35. 35. Crop MJ, Hoorn EJ, Lindemans J, Zietse R. Hypokalaemia and subsequent hyperkalaemia in hospitalized patients.Nephrology Dialysis Transplantation. 2007;22(12). doi:10.1093/ndt/gfm471
  36. 36. Pepin J, Shields C. Advances in diagnosis and management of hypokalemic and hyperkalemic emergencies.Emerg Med Pract. Published online 2012
  37. 37. Bushinsky DA, Monk RD. Calcium.The Lancet. 1998;352(9124). doi:10.1016/S0140-6736(97)12331-5
  38. 38. Hoenderop JGJ, Nilius B, Bindels RJM. Calcium Absorption Across Epithelia.Physiological Reviews. 2005;85(1). doi:10.1152/physrev.00003.2004
  39. 39. Kelly A, Levine MA. Hypocalcemia in the Critically Ill patient.Journal of Intensive Care Medicine. 2013;28(3). doi:10.1177/0885066611411543
  40. 40. Forsythe RM, Wessel CB, Billiar TR, Angus DC, Rosengart MR. Parenteral calcium for intensive care unit patients.Cochrane Database of Systematic Reviews. Published online October 8, 2008. doi:10.1002/14651858.CD006163.pub2
  41. 41. Laurent MR. Problems with the diagnostic algorithm for hypercalcaemia.BMJ. Published online July 7, 2015. doi:10.1136/bmj.h3655
  42. 42. Carroll MF, Schade DS. A practical approach to hypercalcemia.Am Fam Physician. Published online 2003
  43. 43. LeGrand SB, Leskuski D, Zama I. Narrative Review: Furosemide for Hypercalcemia: An Unproven yet Common Practice.Annals of Internal Medicine. 2008;149(4). doi:10.7326/0003-4819-149-4-200808190-00007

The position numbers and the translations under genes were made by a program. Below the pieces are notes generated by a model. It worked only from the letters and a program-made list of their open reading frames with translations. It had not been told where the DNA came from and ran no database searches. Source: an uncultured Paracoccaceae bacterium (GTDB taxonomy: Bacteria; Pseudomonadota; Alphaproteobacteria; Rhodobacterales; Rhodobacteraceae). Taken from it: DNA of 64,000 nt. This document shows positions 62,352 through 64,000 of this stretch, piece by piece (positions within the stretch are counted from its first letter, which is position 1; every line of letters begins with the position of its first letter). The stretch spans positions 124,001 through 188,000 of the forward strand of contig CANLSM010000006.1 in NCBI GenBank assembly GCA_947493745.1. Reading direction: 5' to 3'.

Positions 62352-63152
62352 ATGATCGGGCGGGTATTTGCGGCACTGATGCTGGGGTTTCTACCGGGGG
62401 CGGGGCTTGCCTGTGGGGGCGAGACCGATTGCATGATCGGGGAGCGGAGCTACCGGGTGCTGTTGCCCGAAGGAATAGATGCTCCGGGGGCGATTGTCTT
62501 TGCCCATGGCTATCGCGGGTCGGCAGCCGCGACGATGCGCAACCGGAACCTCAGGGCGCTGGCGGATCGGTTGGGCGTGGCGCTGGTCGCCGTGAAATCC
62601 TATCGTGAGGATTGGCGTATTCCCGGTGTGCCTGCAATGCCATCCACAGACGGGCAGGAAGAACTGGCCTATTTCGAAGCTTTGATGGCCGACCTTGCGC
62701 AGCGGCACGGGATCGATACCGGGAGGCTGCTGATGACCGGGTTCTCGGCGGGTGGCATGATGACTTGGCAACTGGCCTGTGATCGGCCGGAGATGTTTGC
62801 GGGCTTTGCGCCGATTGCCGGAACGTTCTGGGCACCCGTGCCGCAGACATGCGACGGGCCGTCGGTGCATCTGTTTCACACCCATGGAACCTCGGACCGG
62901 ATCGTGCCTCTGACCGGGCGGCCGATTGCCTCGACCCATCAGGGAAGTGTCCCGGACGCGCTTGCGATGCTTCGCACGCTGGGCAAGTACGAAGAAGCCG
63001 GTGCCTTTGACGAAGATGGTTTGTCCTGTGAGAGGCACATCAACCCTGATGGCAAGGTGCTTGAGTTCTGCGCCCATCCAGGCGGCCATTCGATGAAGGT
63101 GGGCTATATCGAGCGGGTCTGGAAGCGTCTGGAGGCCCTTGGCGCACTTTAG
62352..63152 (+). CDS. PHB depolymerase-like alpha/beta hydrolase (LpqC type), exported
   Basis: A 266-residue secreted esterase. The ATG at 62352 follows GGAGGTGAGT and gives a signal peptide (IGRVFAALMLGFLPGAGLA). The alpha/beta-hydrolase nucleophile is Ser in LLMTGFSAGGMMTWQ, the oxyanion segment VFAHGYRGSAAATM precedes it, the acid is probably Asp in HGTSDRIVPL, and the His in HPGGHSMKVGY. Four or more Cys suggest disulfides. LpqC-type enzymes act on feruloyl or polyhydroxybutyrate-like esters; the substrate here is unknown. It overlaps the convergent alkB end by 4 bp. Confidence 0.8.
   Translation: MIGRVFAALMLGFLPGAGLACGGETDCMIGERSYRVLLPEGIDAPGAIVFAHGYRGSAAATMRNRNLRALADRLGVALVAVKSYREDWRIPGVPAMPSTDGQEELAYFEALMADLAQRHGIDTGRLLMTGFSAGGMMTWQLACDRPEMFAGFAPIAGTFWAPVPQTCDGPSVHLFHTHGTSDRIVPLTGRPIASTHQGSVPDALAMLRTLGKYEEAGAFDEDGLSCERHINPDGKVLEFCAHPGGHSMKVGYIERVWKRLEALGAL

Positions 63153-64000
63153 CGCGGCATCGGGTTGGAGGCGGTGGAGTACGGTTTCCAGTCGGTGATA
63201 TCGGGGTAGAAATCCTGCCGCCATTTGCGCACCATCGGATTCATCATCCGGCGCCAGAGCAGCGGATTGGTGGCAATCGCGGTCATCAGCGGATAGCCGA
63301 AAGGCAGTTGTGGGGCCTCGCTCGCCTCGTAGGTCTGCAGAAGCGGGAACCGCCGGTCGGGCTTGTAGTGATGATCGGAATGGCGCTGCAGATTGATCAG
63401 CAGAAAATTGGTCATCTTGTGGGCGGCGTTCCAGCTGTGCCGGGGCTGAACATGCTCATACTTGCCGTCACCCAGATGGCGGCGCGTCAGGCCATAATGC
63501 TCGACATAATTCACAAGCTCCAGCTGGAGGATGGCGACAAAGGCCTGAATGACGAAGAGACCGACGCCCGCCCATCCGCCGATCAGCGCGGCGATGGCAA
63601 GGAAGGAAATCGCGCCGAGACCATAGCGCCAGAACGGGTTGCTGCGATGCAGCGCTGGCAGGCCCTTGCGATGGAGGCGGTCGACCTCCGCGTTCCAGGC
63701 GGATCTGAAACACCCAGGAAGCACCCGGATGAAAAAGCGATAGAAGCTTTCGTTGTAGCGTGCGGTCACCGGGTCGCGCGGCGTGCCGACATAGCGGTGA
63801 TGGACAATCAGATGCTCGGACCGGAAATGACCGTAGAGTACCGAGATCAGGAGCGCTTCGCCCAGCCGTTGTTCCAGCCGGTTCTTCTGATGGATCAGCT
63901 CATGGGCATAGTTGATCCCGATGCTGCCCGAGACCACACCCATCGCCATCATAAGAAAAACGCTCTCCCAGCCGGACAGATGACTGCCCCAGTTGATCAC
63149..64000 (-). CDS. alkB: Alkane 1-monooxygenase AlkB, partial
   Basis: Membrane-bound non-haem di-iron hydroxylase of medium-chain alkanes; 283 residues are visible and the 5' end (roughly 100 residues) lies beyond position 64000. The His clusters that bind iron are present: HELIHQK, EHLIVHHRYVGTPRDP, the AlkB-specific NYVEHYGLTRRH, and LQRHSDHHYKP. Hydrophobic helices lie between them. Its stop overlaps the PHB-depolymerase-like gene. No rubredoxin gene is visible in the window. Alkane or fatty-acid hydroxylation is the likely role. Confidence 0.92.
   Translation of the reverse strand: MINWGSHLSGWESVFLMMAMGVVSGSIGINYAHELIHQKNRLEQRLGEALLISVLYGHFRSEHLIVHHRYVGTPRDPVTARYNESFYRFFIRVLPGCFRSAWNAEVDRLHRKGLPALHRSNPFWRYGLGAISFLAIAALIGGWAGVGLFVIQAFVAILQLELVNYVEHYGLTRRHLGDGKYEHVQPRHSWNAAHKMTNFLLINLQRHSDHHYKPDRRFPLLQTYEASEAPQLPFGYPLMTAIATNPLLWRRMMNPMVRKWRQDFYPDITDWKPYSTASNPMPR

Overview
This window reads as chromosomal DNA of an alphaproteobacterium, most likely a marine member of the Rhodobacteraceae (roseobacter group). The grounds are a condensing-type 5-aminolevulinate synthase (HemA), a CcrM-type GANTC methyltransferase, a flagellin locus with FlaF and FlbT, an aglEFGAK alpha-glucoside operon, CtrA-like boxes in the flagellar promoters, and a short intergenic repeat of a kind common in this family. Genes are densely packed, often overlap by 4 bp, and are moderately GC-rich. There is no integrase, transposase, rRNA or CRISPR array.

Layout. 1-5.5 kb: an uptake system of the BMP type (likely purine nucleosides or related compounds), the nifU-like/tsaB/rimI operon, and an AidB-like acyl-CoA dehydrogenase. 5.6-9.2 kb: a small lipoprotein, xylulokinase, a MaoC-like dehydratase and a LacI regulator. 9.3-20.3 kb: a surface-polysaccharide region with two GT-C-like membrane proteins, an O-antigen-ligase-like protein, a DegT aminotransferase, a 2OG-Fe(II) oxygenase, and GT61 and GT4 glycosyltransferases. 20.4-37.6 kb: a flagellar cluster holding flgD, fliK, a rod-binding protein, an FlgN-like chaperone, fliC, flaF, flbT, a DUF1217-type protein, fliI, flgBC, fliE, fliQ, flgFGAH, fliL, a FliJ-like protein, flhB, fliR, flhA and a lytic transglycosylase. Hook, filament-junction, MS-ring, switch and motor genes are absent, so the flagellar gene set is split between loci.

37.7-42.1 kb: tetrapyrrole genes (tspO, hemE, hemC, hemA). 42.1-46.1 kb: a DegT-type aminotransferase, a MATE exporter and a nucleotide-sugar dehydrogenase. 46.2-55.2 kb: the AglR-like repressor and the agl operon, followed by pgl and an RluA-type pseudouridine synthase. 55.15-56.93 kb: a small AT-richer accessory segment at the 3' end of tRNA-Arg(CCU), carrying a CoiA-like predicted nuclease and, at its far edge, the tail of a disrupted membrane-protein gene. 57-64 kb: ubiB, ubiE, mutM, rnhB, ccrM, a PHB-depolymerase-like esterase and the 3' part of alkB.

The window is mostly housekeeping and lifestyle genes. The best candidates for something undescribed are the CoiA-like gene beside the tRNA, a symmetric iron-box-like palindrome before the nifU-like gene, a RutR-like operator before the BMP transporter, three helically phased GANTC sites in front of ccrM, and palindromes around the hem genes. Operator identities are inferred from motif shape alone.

44. 44. Miroslaw M, Smorgorzewski JR, Stubbs JR, Yu ASL. Disorders of calcium, magnesium, and phosphate balance. In:Brenner and Rector’s The Kidney
  45. 45. Imel EA, Econs MJ. Approach to the hypophosphatemic patient.The Journal of clinical endocrinology and metabolism. 2012;97(3):696-706. doi:10.1210/jc.2011-1319
  46. 46. Christov M, Jüppner H. Phosphate homeostasis disorders.Best Practice & Research Clinical Endocrinology & Metabolism. 2018;32(5). doi:10.1016/j.beem.2018.06.004
  47. 47. Kraft MD, Btaiche IF, Sacks GS, Kudsk KA. Treatment of electrolyte disorders in adult patients in the intensive care unit.American Journal of Health-System Pharmacy. 2005;62(16). doi:10.2146/ajhp040300
  48. 48. Jahnen-Dechent W, Ketteler M. Magnesium basics.Clinical Kidney Journal. 2012;5(Suppl 1). doi:10.1093/ndtplus/sfr163
  49. 49. Giancarelli A, Birrer KL, Alban RF, Hobbs BP, Liu-DeRyke X. Hypocalcemia in trauma patients receiving massive transfusion.Journal of Surgical Research. 2016;202(1):182-187. doi:https://doi.org/10.1016/j.jss.2015.12.036
  50. 50. Aboudara MC, Hurst FP, Abbott KC, Perkins RM. Hyperkalemia After Packed Red Blood Cell Transfusion in Trauma Patients.The Journal of Trauma: Injury, Infection, and Critical Care. 2008;64(Supplement). doi:10.1097/TA.0b013e318160c0b8
  51. 51. Raza S, Ali Baig M, Chang C, et al. A prospective study on red blood cell transfusion related hyperkalemia in critically ill patients.Journal of clinical medicine research. 2015;7(6):417-421. doi:10.14740/jocmr2123w

Written By

Syed Zaidi, Rahul Bollam and Kainat Saleem

Submitted: December 18th, 2020 Reviewed: March 2nd, 2021 Published: June 10th, 2021